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My NSPCC Story – Schools Service

Caroline’s son Luke* was sexually abused by a 13-year-old friend of the family when staying at his dad’s house. Luke’s behaviour had deteriorated over a period of months. He had become aggressive, and he had really low self-esteem. After seeing one of the NSPCC’s Speak Out Stay Safe assemblies, Luke disclosed the abuse to his mum Caroline at the age of seven years old. She believes that he would never have spoken out without the service. They reported what had happened to the police and Luke is now doing well.

We are a really normal family. My husband and I both work and we live at home with two happy children. Luke is my son from my first marriage – he’s normally a lively and energetic little boy. But over a period of months last year, I noticed a change in his behaviour. Every time he came home from staying over at his dad’s house, he would be acting really strangely and out of character. I remember he was very keen to get a mobile phone. I think he wanted it so that could call me when he was at his dad’s because he felt unsafe there.

It was nothing major at first. I thought he was just confused about my separation from his dad. Then he started getting aggressive and frustrated, mainly directing it at my husband. He would get annoyed and say that he hated himself. He would blame himself for things and be really self-critical. I think he was trying to deal with what was happening and it was coming out in an aggressive way. He had really low self-esteem.

His school were very concerned too. I remember speaking to one of his teachers who told me that she had noticed a massive decline in his behaviour and his attitude to learning.

I remember receiving a letter from the school about the NSPCC’s Speak out. Stay safe service coming to visit the children. I didn’t think anything of it at the time. On the day of the assembly, Luke came home and he was very quiet. He’s normally a really active little boy. He never sits still. But that day he was lying down by the window next to me while I was working. He seemed so withdrawn and exhausted. It was as though he had the world on his shoulders I gave him a hug. Thinking about it now, he was trying to tell me something.

“If it hadn’t been for that assembly, I honestly think the abuse would still be happening. The Schools Service needs to keep happening so that children understand what is right and wrong.”

Luke went swimming that evening and when he came home he was being really argumentative. We were struggling to get him to sleep that night. He was really upset and angry. He kept saying ‘I hate myself’. I couldn’t calm him down. He said that he wanted to kill himself. I just remember hugging him. I didn’t know what was wrong. I told him that there were people that he could talk to if he didn’t want to talk to me. He said that he knew that he could ring Childline. I asked him what he meant and he relayed the Childline phone number to me just like he’d seen it in the assembly that day at school.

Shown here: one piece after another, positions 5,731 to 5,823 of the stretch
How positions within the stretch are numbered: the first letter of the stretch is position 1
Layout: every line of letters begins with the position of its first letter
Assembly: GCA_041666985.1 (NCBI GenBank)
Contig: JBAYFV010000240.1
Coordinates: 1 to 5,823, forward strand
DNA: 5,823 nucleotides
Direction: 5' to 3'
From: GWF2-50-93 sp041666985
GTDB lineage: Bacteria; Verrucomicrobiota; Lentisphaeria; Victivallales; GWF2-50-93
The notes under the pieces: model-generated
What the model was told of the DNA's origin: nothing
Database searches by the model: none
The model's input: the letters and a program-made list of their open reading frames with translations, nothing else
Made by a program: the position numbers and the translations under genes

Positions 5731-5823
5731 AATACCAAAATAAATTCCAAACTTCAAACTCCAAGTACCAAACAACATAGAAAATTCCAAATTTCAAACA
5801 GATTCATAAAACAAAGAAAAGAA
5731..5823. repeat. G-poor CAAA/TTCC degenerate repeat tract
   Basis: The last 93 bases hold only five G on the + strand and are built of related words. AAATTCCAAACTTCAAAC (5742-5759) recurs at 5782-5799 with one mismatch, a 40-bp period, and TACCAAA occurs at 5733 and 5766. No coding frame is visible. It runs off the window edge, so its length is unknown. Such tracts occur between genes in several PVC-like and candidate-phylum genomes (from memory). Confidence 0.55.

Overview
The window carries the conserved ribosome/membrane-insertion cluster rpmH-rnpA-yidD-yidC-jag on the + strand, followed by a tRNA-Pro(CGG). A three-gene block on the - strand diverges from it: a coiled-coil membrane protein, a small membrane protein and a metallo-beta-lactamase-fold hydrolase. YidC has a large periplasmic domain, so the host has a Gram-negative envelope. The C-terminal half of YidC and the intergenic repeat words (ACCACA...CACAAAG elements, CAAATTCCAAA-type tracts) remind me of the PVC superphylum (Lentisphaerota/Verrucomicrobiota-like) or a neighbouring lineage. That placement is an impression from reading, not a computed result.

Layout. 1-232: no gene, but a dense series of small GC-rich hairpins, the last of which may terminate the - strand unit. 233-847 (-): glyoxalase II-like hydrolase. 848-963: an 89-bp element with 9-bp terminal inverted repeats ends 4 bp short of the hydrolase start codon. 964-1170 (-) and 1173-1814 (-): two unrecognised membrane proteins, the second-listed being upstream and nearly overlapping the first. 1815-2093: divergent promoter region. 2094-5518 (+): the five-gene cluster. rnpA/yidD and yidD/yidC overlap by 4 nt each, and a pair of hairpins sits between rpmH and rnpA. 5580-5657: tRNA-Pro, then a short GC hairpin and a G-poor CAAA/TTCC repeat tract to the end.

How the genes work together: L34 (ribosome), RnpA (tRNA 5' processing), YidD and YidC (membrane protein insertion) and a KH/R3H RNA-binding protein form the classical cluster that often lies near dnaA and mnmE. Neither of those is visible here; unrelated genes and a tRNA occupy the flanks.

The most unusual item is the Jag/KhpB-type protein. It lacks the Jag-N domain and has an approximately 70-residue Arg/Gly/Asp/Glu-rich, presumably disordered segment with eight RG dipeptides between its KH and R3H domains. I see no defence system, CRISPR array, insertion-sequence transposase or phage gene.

He said he had something to tell me but that he didn’t want me to be cross. I told him that I wouldn’t be. He kept putting his head under the pillow. I remember he was sitting on the top bunk of the bed. I told him he could write it down if he didn’t want to say it out loud. I got a paper and pen. I can’t recall exactly how he said it – it’s all such a blur. But he told me he was being sexually abused by a boy called Jamie when staying over at his dad’s house. He wrote down more information about what had happened over the course of the next hour and a half. I remember him saying to me ‘I’ve had child abuse. That’s what it is and it’s wrong.’

I was so shocked. I wanted to cry but I couldn’t because I needed to be strong for Luke. I rang the NSPCC Helpline. I think I broke down but I can’t really remember. They told me that the police needed to be informed so I called them. Within an hour, the police had come round to take statement from me and the next day they took one from Luke. We had to wait a week for Luke to give video evidence which felt like too long. Luke couldn’t concentrate on anything during this time. The police felt that there wasn’t enough evidence to take the case to court in the end. I don’t know if I’d want my son to go through that process anyway.

In the following months, things started to get back to normal for Luke. He knew that the abuse would never happen again. Now he’s doing really well - the school have said that he seems much happier and his attitude towards learning is much better. His teacher even came to find me in the playground to say how well he’s doing and to say that she is really proud of him.

If it hadn’t been for that assembly, I honestly think the abuse would still be happening. The Schools Service needs to keep happening so that children understand what is right and wrong. It gave my son the words to articulate what had happened to him and to be able to say it was not ok. Luke remembered from the service that there is help out there for children and he had the right words to tell me that he wanted the abuse to stop. It’s so crucial that we find the resource to support this vital service. We need to focus more on the role that schools play in protecting children and keeping them safe.

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Caroline *

*Names and identifying features have been changed to protect identities

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